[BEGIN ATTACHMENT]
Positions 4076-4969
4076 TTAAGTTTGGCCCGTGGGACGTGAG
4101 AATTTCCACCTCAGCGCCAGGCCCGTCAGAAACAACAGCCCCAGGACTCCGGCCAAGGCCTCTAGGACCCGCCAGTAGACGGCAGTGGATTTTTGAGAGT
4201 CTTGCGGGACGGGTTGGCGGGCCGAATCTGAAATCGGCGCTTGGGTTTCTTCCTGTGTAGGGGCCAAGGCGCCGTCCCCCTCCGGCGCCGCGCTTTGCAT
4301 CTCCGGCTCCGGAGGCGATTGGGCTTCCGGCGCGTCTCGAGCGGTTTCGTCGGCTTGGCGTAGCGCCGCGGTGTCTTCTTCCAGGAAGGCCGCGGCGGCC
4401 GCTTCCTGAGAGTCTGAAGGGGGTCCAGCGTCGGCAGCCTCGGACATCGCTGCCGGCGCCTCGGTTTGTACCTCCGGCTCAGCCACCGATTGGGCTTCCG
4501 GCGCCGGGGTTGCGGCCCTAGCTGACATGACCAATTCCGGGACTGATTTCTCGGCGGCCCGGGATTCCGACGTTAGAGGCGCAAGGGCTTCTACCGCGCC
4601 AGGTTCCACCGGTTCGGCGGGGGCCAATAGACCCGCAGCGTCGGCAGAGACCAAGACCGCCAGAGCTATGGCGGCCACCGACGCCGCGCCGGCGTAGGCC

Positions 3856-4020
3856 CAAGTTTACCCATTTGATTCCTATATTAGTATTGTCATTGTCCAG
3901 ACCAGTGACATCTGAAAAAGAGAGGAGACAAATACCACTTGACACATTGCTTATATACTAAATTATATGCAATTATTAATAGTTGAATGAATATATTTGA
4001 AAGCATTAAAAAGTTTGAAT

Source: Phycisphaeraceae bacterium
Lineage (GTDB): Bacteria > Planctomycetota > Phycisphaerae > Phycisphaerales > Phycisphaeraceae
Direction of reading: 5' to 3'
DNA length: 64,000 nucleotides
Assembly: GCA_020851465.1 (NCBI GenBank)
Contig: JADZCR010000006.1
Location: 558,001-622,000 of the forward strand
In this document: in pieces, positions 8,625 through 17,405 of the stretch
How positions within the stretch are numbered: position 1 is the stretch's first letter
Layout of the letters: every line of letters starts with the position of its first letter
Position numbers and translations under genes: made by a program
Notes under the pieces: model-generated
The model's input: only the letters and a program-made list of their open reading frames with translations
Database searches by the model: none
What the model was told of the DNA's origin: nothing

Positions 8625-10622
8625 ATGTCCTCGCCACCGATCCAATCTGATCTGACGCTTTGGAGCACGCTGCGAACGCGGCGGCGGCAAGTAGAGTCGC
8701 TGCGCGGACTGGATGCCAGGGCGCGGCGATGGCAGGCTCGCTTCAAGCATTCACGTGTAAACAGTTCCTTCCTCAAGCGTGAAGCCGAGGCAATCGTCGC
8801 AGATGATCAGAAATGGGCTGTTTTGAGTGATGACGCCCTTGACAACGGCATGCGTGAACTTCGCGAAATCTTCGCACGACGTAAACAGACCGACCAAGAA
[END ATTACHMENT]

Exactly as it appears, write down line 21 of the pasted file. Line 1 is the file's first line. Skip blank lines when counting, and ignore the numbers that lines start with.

How positions within the stretch are numbered: position 1 is the stretch's first letter